I will leave you with a final highlight. What is sure to be a pleasing presentation is by artist Shary Boyle. This outstanding artist was featured at the 2013 Venice Biennale. Boyle will be bringing new work to Open Ears, but here’s a taste of a previous work.

Open your mind at Open Ears

Tim Grier and I caught up with Gregory Oh – the artistic director from Open Ears. We had a wee chat with him about the upcoming festival.  Here’s a bit of a video. As for the written content of this blog post, I do think Oh describes the experience of the festival best in his own words.

“I think we walk around on any given day and we’re not even aware of the sounds we hear. We hear sounds of construction and cars and we learn to tune things out …we learn to almost stop listening, because there’s so much happening in the world, and if you try to listen to everything you become oversaturated.

“But the danger there is that you close off your world to some very beautiful things, like church bells, or the sound of nature… I gotta say I love the sound of traffic and of people bustling around and of random conversations in the street.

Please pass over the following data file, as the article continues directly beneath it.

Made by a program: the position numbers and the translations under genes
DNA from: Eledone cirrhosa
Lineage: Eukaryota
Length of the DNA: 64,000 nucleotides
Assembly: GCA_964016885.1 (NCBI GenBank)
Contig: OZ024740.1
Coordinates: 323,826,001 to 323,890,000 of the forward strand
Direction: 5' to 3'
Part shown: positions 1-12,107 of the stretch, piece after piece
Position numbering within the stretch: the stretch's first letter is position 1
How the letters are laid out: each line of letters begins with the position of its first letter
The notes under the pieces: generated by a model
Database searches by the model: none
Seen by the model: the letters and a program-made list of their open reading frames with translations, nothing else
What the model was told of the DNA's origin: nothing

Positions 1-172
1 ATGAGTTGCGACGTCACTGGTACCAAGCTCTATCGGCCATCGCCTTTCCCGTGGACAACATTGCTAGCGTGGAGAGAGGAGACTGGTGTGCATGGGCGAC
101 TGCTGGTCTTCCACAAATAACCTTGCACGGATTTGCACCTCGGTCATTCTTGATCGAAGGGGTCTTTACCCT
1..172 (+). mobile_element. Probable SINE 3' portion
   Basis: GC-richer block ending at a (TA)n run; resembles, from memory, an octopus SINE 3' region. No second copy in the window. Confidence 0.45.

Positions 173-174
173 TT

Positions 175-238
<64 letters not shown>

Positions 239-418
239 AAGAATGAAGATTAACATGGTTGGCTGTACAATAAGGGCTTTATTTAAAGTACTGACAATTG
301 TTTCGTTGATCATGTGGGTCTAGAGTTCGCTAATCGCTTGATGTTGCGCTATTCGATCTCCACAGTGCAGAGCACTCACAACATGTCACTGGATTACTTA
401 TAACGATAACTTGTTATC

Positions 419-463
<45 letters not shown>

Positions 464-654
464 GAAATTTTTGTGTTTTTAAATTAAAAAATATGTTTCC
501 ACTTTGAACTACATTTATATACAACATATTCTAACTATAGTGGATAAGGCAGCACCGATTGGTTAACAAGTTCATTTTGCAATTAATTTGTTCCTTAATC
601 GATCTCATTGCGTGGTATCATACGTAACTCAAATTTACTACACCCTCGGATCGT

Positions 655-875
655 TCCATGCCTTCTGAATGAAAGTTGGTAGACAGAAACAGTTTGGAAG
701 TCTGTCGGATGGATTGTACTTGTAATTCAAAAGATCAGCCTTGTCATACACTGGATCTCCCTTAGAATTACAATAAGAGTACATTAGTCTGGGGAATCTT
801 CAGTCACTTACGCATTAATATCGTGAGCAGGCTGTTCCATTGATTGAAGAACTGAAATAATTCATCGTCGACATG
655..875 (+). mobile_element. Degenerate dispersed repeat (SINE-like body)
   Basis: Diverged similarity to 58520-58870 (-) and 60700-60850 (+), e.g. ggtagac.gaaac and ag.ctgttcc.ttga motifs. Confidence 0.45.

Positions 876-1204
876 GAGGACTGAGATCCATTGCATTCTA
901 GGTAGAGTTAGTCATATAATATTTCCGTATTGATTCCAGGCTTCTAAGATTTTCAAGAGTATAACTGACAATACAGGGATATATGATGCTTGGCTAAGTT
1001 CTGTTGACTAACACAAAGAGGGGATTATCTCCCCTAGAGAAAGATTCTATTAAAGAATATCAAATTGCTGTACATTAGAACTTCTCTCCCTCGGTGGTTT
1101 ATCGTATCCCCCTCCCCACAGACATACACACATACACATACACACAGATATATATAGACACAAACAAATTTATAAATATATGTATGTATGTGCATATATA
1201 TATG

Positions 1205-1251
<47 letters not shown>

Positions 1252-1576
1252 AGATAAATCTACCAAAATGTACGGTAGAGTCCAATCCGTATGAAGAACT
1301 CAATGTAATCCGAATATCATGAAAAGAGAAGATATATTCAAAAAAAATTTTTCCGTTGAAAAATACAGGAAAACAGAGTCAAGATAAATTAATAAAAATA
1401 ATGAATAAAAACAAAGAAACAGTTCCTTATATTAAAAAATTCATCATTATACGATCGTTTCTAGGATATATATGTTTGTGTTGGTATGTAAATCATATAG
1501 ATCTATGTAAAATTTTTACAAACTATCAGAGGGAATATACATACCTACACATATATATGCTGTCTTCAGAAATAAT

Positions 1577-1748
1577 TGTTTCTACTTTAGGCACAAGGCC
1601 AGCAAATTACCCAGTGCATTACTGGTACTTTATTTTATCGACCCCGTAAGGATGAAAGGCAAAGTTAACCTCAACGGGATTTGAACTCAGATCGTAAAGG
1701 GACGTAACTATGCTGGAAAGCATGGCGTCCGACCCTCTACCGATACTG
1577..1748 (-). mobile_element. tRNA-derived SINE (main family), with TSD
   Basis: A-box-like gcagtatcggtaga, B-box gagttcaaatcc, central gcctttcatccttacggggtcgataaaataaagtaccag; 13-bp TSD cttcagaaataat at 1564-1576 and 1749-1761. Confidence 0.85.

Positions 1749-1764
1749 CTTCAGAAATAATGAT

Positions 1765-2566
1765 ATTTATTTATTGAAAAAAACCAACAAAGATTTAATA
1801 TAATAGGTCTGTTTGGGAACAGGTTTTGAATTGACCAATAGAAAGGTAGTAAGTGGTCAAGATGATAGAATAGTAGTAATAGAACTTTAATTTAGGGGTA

“I think Open Ears is about always keeping yourself open to new experiences, always learning, always creating and …the world is an amazing place and you can just find things if you’ll just open up your ears….”

Cultures clash between mother and son in comedy Brimful of Asha

Brimful of Asha

Image from http://theatrewhynot.org/brimful/

Brimful of Asha by Why Not Theatre comes recommended by several sources – with high ratings from national and international critics. Within the first minutes of curtain it’s easy to see why.

We are welcomed into the Studio at Centre in the Square by friendly ushers who inform us that we should make sure we are ready to sit for 80 minutes without an intermission – those who leave will not be able to re-enter the theatre. This becomes important. In this production, not a single line, quip, or anecdote is extraneous, and the production itself is deeply immersive. They all weave together in a tapestry to create a big-picture story about an Indian son and his mother.